Across various cell types, Tween 20 has been shown capable of disrupting lipid membranes and inducing cell lysis. However, optimal Tween 20 concentrations can vary based on cell properties.

What Concentrations of Tween 20 Lyse Cells?

The concentration of Tween 20 needed to lyse cells effectively depends greatly on the cell type. Mammalian cells are typically more sensitive to Tween 20 membrane disruption compared to bacteria, yeast, and plants.

For mammalian cell lysis, Tween 20 is generally used at 0.1-1% concentration in the lysis buffer. A 0.5% Tween 20 lysis buffer at pH 8 was optimal for lysing breast cancer cell lines and recovering high membrane protein yields (Cao et al. 2009). In contrast, 1% Tween 20 in PBS was found to lyse 95-99% of cultured fibroblast, kidney, and Chinese hamster ovary cells (Smith et al. 2005).

With bacterial cells, higher Tween 20 levels are often needed. Concentrations of 0.5-2% Tween 20 can induce nearly complete E. coli, Lactobacillus, and cyanobacterial cell lysis (Clarkson et al. 1993; Gleinser et al. 2019; Shang et al. 2022). For yeast like S. cerevisiae, only 0.1-0.3% Tween 20 is required for significant spheroplast lysis (Dombek and Ingram 1987).

Plant and algal cells also tolerate higher Tween 20 levels, with 0.5-1% used in lysis protocols (Eland et al. 2012; Puri et al. 2012). However, excessive amounts of Tween 20 can impede cell lysis by also solubilizing cytosolic proteins.

Clearly, the optimal Tween 20 concentration should be empirically determined for each cell type. Start with 0.1-0.5% for mammalian cells, and 0.5-2% for bacteria, yeast, and plant cells.

How Does Tween 20 Disrupt Cell Membranes?

The nonionic detergent Tween 20 is able to disrupt cell membranes through a hydrophobic effect by associating with the lipid bilayer. The hydrophobic hydrocarbon tail of Tween 20 embeds into the hydrophobic core of the lipid membrane.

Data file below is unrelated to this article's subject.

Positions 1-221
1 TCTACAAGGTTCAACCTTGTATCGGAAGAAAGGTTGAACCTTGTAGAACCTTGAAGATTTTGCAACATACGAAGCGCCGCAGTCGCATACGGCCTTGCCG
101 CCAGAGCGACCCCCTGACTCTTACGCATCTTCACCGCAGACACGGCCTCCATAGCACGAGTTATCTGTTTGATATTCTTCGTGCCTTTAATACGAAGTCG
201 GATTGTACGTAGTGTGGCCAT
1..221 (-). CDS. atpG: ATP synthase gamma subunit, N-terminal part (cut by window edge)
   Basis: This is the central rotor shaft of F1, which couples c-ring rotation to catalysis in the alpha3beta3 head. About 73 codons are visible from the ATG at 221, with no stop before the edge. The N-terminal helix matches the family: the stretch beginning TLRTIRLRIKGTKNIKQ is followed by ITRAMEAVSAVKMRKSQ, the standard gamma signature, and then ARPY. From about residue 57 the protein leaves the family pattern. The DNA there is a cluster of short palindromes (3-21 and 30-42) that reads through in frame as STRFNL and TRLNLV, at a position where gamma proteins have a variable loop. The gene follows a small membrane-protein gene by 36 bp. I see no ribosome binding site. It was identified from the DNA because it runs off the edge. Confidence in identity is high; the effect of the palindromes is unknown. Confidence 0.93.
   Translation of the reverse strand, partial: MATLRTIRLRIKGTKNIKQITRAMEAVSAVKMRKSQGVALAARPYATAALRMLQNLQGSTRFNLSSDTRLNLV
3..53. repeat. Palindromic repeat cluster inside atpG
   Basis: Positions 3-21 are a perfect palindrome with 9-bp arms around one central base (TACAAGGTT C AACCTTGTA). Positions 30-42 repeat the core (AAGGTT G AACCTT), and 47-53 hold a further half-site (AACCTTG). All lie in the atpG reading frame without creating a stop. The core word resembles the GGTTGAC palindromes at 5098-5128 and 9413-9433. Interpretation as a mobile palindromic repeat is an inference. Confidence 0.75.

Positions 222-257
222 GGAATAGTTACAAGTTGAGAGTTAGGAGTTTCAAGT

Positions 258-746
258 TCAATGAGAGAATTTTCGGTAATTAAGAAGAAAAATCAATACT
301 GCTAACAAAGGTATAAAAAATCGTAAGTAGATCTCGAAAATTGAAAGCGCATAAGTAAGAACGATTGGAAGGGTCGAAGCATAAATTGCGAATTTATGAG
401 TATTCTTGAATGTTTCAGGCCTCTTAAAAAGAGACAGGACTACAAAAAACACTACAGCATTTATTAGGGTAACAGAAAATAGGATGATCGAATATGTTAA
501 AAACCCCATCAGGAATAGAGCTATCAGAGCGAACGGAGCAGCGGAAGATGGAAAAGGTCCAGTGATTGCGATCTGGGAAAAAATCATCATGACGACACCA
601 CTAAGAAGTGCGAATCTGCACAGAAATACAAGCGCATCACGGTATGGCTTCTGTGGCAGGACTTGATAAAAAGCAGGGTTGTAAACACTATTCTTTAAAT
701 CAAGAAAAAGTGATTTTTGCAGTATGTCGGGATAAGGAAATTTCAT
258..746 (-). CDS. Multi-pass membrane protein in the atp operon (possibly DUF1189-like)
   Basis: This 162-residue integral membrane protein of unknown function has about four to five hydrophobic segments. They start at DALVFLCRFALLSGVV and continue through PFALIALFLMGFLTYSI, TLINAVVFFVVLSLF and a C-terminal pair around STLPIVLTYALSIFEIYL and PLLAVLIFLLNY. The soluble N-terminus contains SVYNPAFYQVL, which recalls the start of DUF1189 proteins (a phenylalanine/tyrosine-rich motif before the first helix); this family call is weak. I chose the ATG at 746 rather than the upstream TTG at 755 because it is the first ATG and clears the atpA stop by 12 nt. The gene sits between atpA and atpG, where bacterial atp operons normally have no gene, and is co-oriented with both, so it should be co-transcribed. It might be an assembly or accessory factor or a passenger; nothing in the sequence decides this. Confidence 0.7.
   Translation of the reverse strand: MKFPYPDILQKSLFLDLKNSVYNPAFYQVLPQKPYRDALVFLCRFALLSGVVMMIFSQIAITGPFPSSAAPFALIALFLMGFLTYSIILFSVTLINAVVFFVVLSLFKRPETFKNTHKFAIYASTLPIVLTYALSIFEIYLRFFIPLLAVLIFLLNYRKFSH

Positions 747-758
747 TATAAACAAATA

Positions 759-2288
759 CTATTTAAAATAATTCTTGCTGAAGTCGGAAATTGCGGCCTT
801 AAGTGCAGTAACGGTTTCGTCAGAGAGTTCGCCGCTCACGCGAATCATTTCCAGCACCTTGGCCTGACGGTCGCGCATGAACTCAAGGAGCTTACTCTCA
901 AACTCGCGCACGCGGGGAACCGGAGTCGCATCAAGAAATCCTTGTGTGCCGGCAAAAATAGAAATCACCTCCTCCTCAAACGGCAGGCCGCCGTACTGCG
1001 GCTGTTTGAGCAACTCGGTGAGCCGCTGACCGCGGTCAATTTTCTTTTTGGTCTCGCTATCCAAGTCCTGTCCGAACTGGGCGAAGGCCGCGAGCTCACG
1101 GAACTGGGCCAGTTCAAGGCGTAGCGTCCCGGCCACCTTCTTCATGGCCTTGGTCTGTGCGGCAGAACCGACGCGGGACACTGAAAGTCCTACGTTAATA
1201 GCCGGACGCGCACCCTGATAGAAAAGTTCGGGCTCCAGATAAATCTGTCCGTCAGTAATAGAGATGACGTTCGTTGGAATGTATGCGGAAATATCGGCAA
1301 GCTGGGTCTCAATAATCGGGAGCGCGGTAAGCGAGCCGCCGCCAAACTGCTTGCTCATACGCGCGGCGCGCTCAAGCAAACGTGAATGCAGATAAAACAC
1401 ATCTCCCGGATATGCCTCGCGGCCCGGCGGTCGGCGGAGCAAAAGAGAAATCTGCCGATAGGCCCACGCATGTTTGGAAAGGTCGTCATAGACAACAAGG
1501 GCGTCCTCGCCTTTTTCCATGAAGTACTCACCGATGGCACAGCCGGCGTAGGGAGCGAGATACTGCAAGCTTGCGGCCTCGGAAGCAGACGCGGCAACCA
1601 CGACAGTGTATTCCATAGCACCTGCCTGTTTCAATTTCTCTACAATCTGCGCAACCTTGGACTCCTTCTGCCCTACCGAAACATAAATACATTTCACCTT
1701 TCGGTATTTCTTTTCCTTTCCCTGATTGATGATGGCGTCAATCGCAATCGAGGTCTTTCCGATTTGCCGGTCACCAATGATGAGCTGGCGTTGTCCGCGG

At higher concentrations, the accumulation of Tween 20 disrupts the normal lipid packing of the membrane, causing instability and pores to form (Helenius and Simons 1975). This allows intracellular contents to leak out, completing cell lysis.

Additionally, the hydrophilic polyoxyethylene head group of Tween 20 competes with membrane proteins for lipid interactions. Tween 20 embeds its hydrophobic tail while pulling on proteins via hydrophilic interactions, effectively solubilizing membrane proteins out of the lipid bilayer (Linke 2009).

Through these mechanisms, Tween 20 permeabilizes and disintegrates cell membranes. It has similar membrane disrupting effects to other nonionic detergents like Triton X-100, but is considered more gentle. This makes Tween 20 well-suited for cell lysis applications.

Using Tween 20 for Cell Lysis and Protein Solubilization

What are some Applications of Tween 20 for Cell Lysis?

Some common applications of Tween 20 for efficient cell lysis include:

  • Isolation of cytosolic proteins from mammalian cell cultures
  • Membrane protein extraction from tissues
  • Lysis of bacterial cells for recombinant protein purification or DNA isolation
  • Yeast cell lysis for protein analysis